There is, however, a simple strategy for coming as close as possible to satisfying the principle without giving up a quest for the unexpected next big thing. It’s called the productivity purge. And it works as follows:
- When it feels like your schedule is becoming too overwhelmed, take out a sheet of paper and label it with three columns: professional, extracurricular, and personal. Under “professional” list all the major projects you are currently working on in your professional life (if you’re a student, then this means classes and research, if you have a job, then this means your job, etc). Under “extracurricular” do the same for your side projects (your band, your blog, your plan to write a book). And under “personal” do the same for personal self-improvement projects (from fitness to reading more books).
- Under each list try to select one or two projects which, at this point in your life, are the most important and seem like they would yield the greatest returns. Put a star by these projects.
- Next, identify the projects that you could stop working on right away with no serious consequences. Cross these out.
- Finally, for the projects that are left unmarked, come up with a 1-3 week plan for finalizing and dispatching them. Many of these will be projects for which you owe someone something before you can stop working on them. Come up with a crunch plan for the near future for shutting these down as quickly as possible.
- Once you completed your crunch plan you’ll be left with only a small number of important projects. In essence, you have purged your schedule of all but a few contenders to be your next Theory of Relativity. Here’s the important part: Try to go at least one month without starting any new projects. Resist, at all costs, committing to anything during this month. Instead, just focus, with an Einsteinian intensity, on your select list.
The productivity purge is a necessary piece of project gardening. By doing these regularly, you keep yourself focused on whats important. You get at least one month after every purge in which serious work gets done on a small number of projects. It’s during these focused months, when the Einstein Principle comes into play, that you’ll end up making the progress on those activities that might end up becoming life changing.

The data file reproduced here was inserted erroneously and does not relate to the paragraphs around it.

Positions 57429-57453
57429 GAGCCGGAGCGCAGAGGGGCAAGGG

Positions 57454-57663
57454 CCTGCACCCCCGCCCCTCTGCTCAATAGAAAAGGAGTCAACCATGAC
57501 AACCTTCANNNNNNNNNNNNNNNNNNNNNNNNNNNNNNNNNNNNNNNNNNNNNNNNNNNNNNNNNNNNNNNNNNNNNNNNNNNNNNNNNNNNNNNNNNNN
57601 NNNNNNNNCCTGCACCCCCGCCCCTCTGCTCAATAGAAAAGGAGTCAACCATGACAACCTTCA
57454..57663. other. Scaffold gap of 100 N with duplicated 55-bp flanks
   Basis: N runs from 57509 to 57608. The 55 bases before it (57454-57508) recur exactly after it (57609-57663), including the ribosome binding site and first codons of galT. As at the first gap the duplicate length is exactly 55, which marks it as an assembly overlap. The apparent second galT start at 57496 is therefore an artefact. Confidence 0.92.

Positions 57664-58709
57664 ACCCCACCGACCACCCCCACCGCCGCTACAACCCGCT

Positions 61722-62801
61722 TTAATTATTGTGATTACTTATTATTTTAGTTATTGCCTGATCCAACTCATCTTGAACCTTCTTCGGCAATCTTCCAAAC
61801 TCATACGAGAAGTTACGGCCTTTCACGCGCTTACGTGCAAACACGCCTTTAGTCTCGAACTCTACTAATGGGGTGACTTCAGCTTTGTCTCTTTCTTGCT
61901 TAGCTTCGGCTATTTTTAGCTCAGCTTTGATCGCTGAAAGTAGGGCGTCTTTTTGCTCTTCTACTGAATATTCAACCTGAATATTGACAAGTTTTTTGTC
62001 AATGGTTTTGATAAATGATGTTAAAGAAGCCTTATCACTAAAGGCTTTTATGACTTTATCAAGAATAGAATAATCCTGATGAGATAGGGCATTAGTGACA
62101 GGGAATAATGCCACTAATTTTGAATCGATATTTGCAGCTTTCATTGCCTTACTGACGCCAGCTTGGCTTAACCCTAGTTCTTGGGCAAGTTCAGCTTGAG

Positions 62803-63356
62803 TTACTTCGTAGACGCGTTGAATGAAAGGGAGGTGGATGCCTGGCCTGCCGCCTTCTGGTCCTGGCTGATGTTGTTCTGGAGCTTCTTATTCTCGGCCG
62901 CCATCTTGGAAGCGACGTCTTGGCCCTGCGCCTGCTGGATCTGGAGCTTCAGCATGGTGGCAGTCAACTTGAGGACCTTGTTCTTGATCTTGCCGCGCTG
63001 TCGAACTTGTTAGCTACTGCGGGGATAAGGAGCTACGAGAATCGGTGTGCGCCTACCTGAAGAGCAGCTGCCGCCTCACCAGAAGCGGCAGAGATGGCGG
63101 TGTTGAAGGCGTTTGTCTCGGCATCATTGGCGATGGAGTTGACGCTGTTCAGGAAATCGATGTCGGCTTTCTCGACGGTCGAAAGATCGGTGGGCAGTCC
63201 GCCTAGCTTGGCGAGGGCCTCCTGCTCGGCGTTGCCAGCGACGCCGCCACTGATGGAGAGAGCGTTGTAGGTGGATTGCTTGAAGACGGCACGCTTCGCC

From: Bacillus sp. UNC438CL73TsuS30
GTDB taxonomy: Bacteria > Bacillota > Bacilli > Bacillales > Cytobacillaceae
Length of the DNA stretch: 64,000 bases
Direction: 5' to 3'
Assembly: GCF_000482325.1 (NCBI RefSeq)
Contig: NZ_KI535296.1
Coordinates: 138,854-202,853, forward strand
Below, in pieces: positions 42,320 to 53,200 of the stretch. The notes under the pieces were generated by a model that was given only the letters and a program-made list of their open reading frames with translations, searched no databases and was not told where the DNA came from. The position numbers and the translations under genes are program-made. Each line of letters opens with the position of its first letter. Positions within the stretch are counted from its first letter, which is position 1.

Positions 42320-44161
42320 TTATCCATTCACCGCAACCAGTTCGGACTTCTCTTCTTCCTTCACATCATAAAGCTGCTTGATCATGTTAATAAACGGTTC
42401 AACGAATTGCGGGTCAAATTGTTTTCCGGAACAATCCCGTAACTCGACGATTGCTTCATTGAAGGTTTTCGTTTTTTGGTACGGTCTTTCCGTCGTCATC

Case Study: My Most Recent Purge
As I write this, I’m in the second week of a two week purge. After a busy summer of traveling and wildly sowing project seeds, I’ve been looking forward, for a long time, for a focused month — spanning mid-October to Thanksgiving — during which the Einstein Principle can be in full effect.
Here’s how the purge is taking shape:
In my professional life I’m clearing some lingering research projects off my plate. This includes, among other things, finishing some revision on papers under submission and finalizing some proofs for some close to being finished new work. My crunch plan has me pushing to finish this lingerers with a rabid intensity.
My focus, for this upcoming period, is on two research projects that I think hold great promise. I look forward to spending 90% of my academic time wracking my brain on these pursuits, which, I think, will shape the direction of my first year or two after graduation. Bring it on!
In my extracurricular life, I’m finishing up the final articles in a long series of those I owe various editors through various pitches conducted over the summer. With this slate cleared, I can spend my focus period on exactly two things. The first: producing quality, user-tested content for this blog. The second: finally completing the preliminary research for my second book idea. I need to either officially abandon it, or get my agents blessing and start work on the proposal.
In my personal life, I’m turning my focus back to some lifestyle improvement issues that have fallen fallow recently (it’s time to throw out clothing I bought before college…). I am also planning to push into overdrive the variety of interesting things I do each week. I have a long list of other projects I would love to tackle, but they can wait.
If the Einstein Principle holds, come Thanksgiving, I should have: a fully developed new book idea, a much expanded readership of this blog, interesting new academic research results, and a mind overstuffed with new experiences and ideas. I’m looking forward to it!
How would your life change if you were to plan a productivity purge today?
August 18th, 2007 · One comment
Something I’ve been curious about lately is how my study advice does or does not apply to the related arena of standardized tests. I’m interested in collecting some real life stories…
If you did well on your SATs, and you used your own ad hoc methods to prepare (e.g., not a formal test prep course), consider sending me an e-mail to briefly explain your system.
I’ll report back any suprising strategies that show up frequently.